Disc one presents the band’s debut LP Late Night Movies, All Night Brainstorms released in 1976. The album’s opening track “Wait” is a rocker, showing Bowie (Ziggy vintage) and Ferry (Roxy Music) influence, and showcasing Blitz’s electric violin, sounding like a cross between Roxy Music and Jean-Luc Ponty, as well as his inspired guitar solo and a tasty bass solo by Stoner. The eight minute plus “The Noise Of The Evening” has a cacophonic opening with its spacey feel, the gorgeous mixture of guitar and violin from Blitz, tasty tempo changes and gorgeous vocals by Strange. However, the show stopper is the sixteen minute magnum opus “Mainlines” with its Ziggy-esque intro and gorgeous melody fueled by DiLemma’s driving drums and Blitz’s fuzzed out guitar. Without question “Mainlines” is the highlight of the LP. Five bonus tracks fill out the disc, including an unissued take on the group’s namesake song “Doctors Of Madness” featuring more guitar and violin by Blitz and the driving beat of Stoner and DiLemma. There is also an interesting run through Bob Dylan’s “Ballad Of A Thin Man” which sees light of day for the first time here, and the album out-take “Out” with its stark sound and vocals reminiscent of John Lennon.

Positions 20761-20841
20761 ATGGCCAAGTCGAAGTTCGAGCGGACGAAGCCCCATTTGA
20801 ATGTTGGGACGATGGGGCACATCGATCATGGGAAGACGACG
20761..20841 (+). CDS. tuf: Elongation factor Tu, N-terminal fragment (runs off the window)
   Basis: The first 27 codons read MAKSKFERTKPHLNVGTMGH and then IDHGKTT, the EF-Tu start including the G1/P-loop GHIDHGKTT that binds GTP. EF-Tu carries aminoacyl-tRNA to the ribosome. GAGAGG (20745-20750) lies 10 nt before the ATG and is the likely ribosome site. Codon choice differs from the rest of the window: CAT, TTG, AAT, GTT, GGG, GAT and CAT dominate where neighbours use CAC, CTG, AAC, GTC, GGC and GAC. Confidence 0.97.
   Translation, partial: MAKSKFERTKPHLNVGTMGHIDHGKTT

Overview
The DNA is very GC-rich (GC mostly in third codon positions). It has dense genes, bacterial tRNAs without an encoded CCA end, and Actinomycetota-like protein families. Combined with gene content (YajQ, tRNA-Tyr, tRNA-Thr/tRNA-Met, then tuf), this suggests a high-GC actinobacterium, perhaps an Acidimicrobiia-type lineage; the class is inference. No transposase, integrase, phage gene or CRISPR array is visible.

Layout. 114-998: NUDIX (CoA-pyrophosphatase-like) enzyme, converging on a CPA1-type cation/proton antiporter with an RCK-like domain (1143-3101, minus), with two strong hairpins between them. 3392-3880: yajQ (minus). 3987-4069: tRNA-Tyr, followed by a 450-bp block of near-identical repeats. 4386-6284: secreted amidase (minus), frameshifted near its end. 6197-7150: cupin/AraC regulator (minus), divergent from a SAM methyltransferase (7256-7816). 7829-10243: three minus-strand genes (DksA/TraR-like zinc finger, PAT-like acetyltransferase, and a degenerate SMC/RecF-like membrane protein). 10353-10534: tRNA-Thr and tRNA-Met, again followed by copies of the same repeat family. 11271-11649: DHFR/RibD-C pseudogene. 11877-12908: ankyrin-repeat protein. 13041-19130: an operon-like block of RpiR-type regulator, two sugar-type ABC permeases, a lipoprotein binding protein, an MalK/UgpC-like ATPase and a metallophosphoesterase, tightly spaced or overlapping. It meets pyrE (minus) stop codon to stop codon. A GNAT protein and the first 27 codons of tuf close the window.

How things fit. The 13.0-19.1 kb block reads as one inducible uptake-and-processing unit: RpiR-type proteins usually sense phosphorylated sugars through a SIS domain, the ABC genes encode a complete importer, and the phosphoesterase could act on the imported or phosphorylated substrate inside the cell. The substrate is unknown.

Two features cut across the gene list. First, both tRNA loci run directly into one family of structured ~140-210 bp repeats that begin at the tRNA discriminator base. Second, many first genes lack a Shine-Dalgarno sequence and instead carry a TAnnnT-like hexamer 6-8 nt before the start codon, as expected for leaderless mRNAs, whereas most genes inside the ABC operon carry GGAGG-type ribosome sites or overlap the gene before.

Disc two centers around the album Figments Of Emancipation from October 1976. The album concentrates on longer tracks and includes finished versions of tunes demoed for their debut LP, “Doctors Of Madness” and “Out.” Standout tracks include the nearly seven minute “Suicide City”with its guitar and vocal intro, an incredible chunky guitar riff and a killer electric violin solo by Blitz. This would have made a wonderful single. The box set’s title track “Perfect Past” opens with acoustic guitar, leading into a Lennonesque tune with gorgeous vocal harmonies and understated, snaking lead guitar line. The nearly seven minute “Marie & Joe” features Blitz putting his wah-wah pedal to good use with his guitar, adding a stinging lead line before he puts the pedal to the metal and drives the song home with even more inspired wah-wah. The group’s namesake song “Doctors Of Madness” is a hot little three minute rocker, guitar and violin locked in unison and drenched in feedback. “Out” features heavy guitar from Blitz and Bowiesque vocals by Strange, the band settling into a Roxy Music like groove before Blitz turns up the heat with yet another wah-wah driven solo. The LP is joined by three demo tracks from November, 1976.